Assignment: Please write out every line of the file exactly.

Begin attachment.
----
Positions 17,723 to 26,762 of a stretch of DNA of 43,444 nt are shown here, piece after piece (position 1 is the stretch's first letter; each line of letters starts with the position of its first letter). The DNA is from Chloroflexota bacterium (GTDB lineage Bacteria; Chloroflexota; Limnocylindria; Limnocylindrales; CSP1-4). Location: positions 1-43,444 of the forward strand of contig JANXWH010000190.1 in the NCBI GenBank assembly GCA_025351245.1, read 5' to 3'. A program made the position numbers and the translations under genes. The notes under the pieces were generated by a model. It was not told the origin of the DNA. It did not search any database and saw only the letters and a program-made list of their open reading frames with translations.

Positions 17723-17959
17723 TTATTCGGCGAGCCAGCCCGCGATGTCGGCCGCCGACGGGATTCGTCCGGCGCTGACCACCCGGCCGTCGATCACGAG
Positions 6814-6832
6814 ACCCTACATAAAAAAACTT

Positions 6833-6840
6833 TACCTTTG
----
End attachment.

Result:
Positions 17,723 to 26,762 of a stretch of DNA of 43,444 nt are shown here, piece after piece (position 1 is the stretch's first letter; each line of letters starts with the position of its first letter). The DNA is from Chloroflexota bacterium (GTDB lineage Bacteria; Chloroflexota; Limnocylindria; Limnocylindrales; CSP1-4). Location: positions 1-43,444 of the forward strand of contig JANXWH010000190.1 in the NCBI GenBank assembly GCA_025351245.1, read 5' to 3'. A program made the position numbers and the translations under genes. The notes under the pieces were generated by a model. It was not told the origin of the DNA. It did not search any database and saw only the letters and a program-made list of their open reading frames with translations.

Positions 17723-17959
17723 TTATTCGGCGAGCCAGCCCGCGATGTCGGCCGCCGACGGGATTCGTCCGGCGCTGACCACCCGGCCGTCGATCACGAG
Positions 6814-6832
6814 ACCCTACATAAAAAAACTT

Positions 6833-6840
6833 TACCTTTG